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Trump once again blames video games for mass shootings rather than guns

Trump once again blames video games for mass shootings rather than guns

The president of first-world death cult the United States Donald Trump has said that video games are partly responsible for recent mass shootings.

Making a statement alongside vice president Mike Pence following two incidences of gun crime within 24 hours - one in El Paso and another in Ohio - the US president said that a culture of violence is turning troubled minds into shooters. Our thoughts are with the families and friends of those killed and injured in these heinous acts of violence.

Trump also said that he was asking social networks to look for red flags to give an indication that someone might be planning to execute a mass shooting.

"We must stop the glorification of violence in our society," he said.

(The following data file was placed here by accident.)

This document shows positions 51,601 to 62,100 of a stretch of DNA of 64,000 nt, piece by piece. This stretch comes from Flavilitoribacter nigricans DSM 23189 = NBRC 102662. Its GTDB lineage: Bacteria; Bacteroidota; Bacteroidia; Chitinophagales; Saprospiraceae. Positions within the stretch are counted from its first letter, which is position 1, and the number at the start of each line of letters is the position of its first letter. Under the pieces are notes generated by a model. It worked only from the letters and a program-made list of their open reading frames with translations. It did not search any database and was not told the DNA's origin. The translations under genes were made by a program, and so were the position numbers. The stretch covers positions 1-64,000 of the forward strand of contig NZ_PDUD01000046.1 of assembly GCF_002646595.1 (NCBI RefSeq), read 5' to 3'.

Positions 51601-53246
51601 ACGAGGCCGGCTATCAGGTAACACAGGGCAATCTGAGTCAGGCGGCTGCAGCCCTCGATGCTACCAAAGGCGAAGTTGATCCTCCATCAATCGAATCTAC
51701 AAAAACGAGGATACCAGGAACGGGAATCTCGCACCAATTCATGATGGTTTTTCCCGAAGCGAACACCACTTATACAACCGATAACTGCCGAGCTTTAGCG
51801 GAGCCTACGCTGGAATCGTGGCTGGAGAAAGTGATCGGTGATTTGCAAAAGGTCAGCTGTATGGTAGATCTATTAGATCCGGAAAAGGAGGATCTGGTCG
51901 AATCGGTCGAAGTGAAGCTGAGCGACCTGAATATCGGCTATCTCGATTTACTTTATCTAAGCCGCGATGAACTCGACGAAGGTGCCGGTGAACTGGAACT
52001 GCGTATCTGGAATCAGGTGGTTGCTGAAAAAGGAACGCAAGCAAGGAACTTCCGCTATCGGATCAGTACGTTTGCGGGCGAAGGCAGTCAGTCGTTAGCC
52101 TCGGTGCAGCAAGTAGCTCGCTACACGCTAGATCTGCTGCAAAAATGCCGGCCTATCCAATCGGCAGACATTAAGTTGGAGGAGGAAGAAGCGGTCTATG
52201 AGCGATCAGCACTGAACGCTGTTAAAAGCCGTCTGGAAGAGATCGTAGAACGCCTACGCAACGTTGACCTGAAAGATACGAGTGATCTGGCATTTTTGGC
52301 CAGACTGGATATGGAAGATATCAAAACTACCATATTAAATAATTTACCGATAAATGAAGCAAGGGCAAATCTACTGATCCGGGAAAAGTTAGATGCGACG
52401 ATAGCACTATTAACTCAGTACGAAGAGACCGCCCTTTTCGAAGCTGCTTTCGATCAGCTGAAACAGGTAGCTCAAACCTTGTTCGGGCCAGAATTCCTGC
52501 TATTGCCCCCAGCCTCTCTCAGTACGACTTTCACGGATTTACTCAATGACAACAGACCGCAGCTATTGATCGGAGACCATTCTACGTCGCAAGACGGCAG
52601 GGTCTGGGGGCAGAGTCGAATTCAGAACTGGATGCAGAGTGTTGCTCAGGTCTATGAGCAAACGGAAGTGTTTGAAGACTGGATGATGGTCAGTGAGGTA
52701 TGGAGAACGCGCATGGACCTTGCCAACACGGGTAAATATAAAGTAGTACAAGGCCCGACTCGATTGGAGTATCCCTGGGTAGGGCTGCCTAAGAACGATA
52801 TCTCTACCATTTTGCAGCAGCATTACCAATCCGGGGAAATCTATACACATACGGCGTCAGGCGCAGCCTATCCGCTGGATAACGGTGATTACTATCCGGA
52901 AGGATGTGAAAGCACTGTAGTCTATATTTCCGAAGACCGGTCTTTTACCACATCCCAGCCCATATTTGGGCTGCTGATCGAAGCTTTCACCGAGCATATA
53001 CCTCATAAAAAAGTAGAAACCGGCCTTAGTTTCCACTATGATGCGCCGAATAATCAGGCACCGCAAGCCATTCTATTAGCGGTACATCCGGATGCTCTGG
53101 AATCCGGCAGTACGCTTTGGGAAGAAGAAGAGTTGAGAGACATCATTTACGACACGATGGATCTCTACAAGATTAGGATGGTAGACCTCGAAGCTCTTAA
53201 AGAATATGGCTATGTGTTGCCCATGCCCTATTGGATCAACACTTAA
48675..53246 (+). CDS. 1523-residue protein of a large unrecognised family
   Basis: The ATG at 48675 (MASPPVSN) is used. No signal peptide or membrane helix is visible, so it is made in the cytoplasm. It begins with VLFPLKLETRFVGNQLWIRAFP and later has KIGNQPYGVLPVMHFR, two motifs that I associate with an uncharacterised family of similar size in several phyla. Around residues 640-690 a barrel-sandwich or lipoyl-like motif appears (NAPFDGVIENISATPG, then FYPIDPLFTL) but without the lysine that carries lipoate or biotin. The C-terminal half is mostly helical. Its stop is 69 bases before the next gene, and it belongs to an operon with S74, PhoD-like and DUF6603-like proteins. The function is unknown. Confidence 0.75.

"This includes the gruesome and grisly video games that are now commonplace. It is too easy today for troubled youth to surround themselves with a culture that celebrates violence. We must stop or substantially reduce this and it has to begin immediately."

If this sounds familiar, it's because Trump did the exact same thing in February 2018 following the Florida school shooting, saying that video games need to be rated. Of course, games in the United States have had video games since 1994 when the ESRB was formed.

Following those remarks, Trump met with members of the video game industry, including US trade body the Entertainment Software Association. Ultimately nothing really happened at this meeting

Once again, the United States is content to blame outside factors for its gun crime problem rather than facing up to the fact that guns are the problem. Looking at the United Nations' 2019 Homicide Report, the United States has a murder rate of 5.1 per 100,000 citizens for the 2017 calendar year. In the United Kingdom, that figure is just 1.2. One of these countries has guns reasonably available and the other does not.

 


Editor - PC Games Insider

Alex Calvin launched PCGamesInsider.biz in August 2017 and has been its editor since. Prior to this, he was deputy editor at UK based games trade paper MCV and content editor for marketing and events for London Games Festival 2017. His work has also appeared in Eurogamer, The Observer, Kotaku UK, Esquire UK and Develop.

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